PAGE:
The priest was stoic in the face of my ceaseless barrage of questions, although the lines on his forehead were getting steadily deeper. Finally, at long last, I annoyed him into submission, into giving me the sweet nectar of answers.

“Priest Demos handles all god-touched individuals. We’re instructed not to say much, because it could interfere with his work. Please, we’re almost there.” He said, voice warbling slightly.

The priest knocked on the door, a small, light, tip-toeing around the big boss rap, then straightened up, smoothing some non-existent crease in his tunic.

“Come in.” A voice far too soft to make it through the door somehow did, and I opened the door, walking into…

I don’t know what I expected, but this wasn’t it. Government vivisectionists, with sharp tools and implements. A gaudy chamber, flaunting the wealth of the big boss of the big temple.

No, what I got was a simple, modest room, a table and two chairs, and a kindly looking priest sitting at one of the chairs, in a simple robe, and a full, neatly trimmed beard. His hair was entirely white, and he had a simple pendant on.

My eyes snapped to the table, where there were two mangos. Someone had dished. Someone had leaked my secrets to him ahead of time, and I was being bribed.

Bribe away!

The door closed behind us, and the priest gave me a smile.

“Hello Elaine. It’s a pleasure to make your acquaintance.”

I felt warmth and happiness fill the air, I felt myself relax, be calm.

Hang on. That wasn’t right.

I pointed my finger at him, awareness of the aura allowing me to dim the effect on me, but wanting it completely off anyways.

“No auras.” I said, completely disregarding the fact that my own [Warmth of the Sun] was operating at full blast.

“Of course, forgive my impudence.” He said, and I suddenly felt the warm fuzzy butterflies vanish, the cool air of the temple once again circulating.

“I was told you, ahem, enjoyed mangos. May I ask you to sit with me and chat for some time?” He said, gesturing towards the seat in front of me.

Well, chatting for the price of a mango? Oooh, I’d do so much more than chat for mango. And it wasn’t like I hadn’t spilled all my secrets already.

I sat down with all the grace 218 dexterity afforded me, which was respectably superhuman, if irrelevant against other physical classers at my level.

I promptly chowed down on one mango, while greedily eyeing the second one. I could see Demos’s beard crinkle with a small, hidden smile, as he gestured towards the second one.

“Have both, if it would please you.”

I didn’t give him a chance to change his mind as I swiped the second one. I liked this priest.

“I’ve heard, from a little bird, that not only are you god-touched, but a full Ranger to boot! How impressive.” He said, still calmly sitting back.

Welp, time to pay the piper. Cheaper than coin for the mangos, but I could make more coin if I was healing. Hang on, this chain of thought bore thinking about. What was the best way to maximize mangos/hour?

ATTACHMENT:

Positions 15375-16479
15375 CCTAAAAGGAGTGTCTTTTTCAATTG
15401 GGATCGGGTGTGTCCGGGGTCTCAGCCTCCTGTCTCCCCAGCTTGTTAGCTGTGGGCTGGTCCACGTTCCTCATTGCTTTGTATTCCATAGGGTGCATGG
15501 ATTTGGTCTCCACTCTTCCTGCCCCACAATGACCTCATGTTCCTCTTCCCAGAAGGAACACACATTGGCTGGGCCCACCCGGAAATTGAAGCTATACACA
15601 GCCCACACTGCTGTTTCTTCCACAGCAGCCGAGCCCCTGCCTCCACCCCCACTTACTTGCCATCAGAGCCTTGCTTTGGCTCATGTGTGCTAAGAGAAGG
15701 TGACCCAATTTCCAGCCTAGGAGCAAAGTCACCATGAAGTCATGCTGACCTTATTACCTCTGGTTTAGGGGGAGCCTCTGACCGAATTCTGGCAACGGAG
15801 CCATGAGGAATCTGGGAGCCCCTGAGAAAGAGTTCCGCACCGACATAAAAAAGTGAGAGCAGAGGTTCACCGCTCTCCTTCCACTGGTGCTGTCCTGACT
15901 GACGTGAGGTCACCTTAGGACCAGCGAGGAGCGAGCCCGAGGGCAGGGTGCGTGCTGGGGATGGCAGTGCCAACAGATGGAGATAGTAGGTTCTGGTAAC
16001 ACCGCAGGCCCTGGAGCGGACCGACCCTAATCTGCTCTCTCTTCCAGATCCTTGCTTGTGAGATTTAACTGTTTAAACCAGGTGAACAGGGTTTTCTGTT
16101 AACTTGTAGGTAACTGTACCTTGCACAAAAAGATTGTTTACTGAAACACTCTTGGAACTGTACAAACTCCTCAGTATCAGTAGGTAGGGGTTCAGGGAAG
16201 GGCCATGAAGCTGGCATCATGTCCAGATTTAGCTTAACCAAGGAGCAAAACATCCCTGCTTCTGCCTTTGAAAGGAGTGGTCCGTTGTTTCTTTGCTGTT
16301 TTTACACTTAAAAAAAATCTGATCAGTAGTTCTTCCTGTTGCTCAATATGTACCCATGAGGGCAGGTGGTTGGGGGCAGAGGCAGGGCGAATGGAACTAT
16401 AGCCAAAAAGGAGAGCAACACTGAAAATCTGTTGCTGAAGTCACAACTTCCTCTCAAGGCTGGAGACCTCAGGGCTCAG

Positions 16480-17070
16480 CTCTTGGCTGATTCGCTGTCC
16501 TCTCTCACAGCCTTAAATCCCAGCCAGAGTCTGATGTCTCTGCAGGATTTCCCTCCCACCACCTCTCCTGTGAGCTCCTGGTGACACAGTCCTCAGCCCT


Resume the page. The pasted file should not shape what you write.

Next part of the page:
I shook my head. Focus. Here and now. Here and Now.

“God-touched is an interesting way to put it.” I said, carefully not spraying precious mango everywhere. It’d be a crying shame, nay, nearly criminal, for me to lose mango like that. “There was a god – or goddess, depending on how Papilion is feeling – involved, but it felt more like Papilion was cleaning house, less so than touching me.”

“Oh?” The kindly priest asked. “Would you care to elaborate?”

“Sure. One moment I was at home – on Earth, a different world entirely – and the next, I was in the Realm of the Gods, screaming and clutching my head. Papilion said something about a ‘lost soul’ and ‘removing traumatic memories’, so I have no idea what happened to get me there. Next thing I knew, Papilion was talking about reincarnating me as a Golden Crow, and ripping memories deemed ‘too dangerous’ out of my head.”

“Like what?” He asked.

I gave him a Look.

“Ahem. Would you happen to have any examples, or knowledge, of what got removed?”

I trawled my mind, suddenly drawing a blank. A blank on blanks. Heh.

“Well….” I said, drawing it out. “Physics. Chemistry.”

“What are those?” He asked. I shrugged.

“If I knew, I wouldn’t be mentioning them would I?” I said.

“I do know about glasses. Clear material over your eyes, made your eyesight better.”

“How do they work?”

“See, that’s exactly the problem. I know what they are, but when I try to know how they work, I just draw a blank, a nothing.”

“Fascinating. What else do you remember?”

“Medicine! Biology. Anatomy.” I pulled out the set of scrolls I’d kept with me. “I’ve already written everything I know down, and I’ve asked a scribe to copy and distribute them. They’ve helped me immensely with my healing, and I’ve taken an [Oath], inspired by how medicine is done in my world, to help with healing.” I offered the scrolls to him. “Would you like to take a look.”

“If it’d be no imposition.” Demos said in a stately manner, arching an eyebrow at me. I nodded my head, and he took the scrolls from me, unravelling them, and scanning over them.

His bushy eyebrows went up a half-inch, and I suspected with his many long years of service, and his many encounters with “god-touched” beings, that this was an expression of the greatest surprise.